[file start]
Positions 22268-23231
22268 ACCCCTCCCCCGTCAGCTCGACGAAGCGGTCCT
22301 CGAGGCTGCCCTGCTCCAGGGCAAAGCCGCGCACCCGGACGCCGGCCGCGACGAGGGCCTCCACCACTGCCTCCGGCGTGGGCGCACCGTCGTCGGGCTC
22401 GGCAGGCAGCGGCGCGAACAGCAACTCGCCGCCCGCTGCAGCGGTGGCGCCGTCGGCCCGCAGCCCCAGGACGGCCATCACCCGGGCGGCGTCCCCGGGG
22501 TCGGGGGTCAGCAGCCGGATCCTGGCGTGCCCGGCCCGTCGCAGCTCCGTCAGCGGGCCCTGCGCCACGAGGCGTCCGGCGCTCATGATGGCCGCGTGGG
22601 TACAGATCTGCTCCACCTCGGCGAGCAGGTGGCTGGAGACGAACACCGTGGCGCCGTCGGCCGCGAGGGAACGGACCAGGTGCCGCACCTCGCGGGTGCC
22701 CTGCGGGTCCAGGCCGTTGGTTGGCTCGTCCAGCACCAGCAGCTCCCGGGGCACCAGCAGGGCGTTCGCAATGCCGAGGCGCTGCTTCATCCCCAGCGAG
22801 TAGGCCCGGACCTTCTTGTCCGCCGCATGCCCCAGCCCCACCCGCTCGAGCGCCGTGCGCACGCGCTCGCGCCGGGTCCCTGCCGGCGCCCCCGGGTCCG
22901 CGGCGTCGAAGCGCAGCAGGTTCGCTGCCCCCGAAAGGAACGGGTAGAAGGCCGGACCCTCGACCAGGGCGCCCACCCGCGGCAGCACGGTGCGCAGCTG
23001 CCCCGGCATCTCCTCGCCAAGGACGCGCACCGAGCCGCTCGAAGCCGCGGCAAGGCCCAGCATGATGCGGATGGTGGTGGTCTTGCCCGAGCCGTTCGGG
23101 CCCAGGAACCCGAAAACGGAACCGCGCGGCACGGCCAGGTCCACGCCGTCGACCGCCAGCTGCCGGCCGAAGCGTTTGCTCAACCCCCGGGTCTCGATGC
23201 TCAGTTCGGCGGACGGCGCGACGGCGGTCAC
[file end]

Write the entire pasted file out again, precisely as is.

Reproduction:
Positions 22268-23231
22268 ACCCCTCCCCCGTCAGCTCGACGAAGCGGTCCT
22301 CGAGGCTGCCCTGCTCCAGGGCAAAGCCGCGCACCCGGACGCCGGCCGCGACGAGGGCCTCCACCACTGCCTCCGGCGTGGGCGCACCGTCGTCGGGCTC
22401 GGCAGGCAGCGGCGCGAACAGCAACTCGCCGCCCGCTGCAGCGGTGGCGCCGTCGGCCCGCAGCCCCAGGACGGCCATCACCCGGGCGGCGTCCCCGGGG
22501 TCGGGGGTCAGCAGCCGGATCCTGGCGTGCCCGGCCCGTCGCAGCTCCGTCAGCGGGCCCTGCGCCACGAGGCGTCCGGCGCTCATGATGGCCGCGTGGG
22601 TACAGATCTGCTCCACCTCGGCGAGCAGGTGGCTGGAGACGAACACCGTGGCGCCGTCGGCCGCGAGGGAACGGACCAGGTGCCGCACCTCGCGGGTGCC
22701 CTGCGGGTCCAGGCCGTTGGTTGGCTCGTCCAGCACCAGCAGCTCCCGGGGCACCAGCAGGGCGTTCGCAATGCCGAGGCGCTGCTTCATCCCCAGCGAG
22801 TAGGCCCGGACCTTCTTGTCCGCCGCATGCCCCAGCCCCACCCGCTCGAGCGCCGTGCGCACGCGCTCGCGCCGGGTCCCTGCCGGCGCCCCCGGGTCCG
22901 CGGCGTCGAAGCGCAGCAGGTTCGCTGCCCCCGAAAGGAACGGGTAGAAGGCCGGACCCTCGACCAGGGCGCCCACCCGCGGCAGCACGGTGCGCAGCTG
23001 CCCCGGCATCTCCTCGCCAAGGACGCGCACCGAGCCGCTCGAAGCCGCGGCAAGGCCCAGCATGATGCGGATGGTGGTGGTCTTGCCCGAGCCGTTCGGG
23101 CCCAGGAACCCGAAAACGGAACCGCGCGGCACGGCCAGGTCCACGCCGTCGACCGCCAGCTGCCGGCCGAAGCGTTTGCTCAACCCCCGGGTCTCGATGC
23201 TCAGTTCGGCGGACGGCGCGACGGCGGTCAC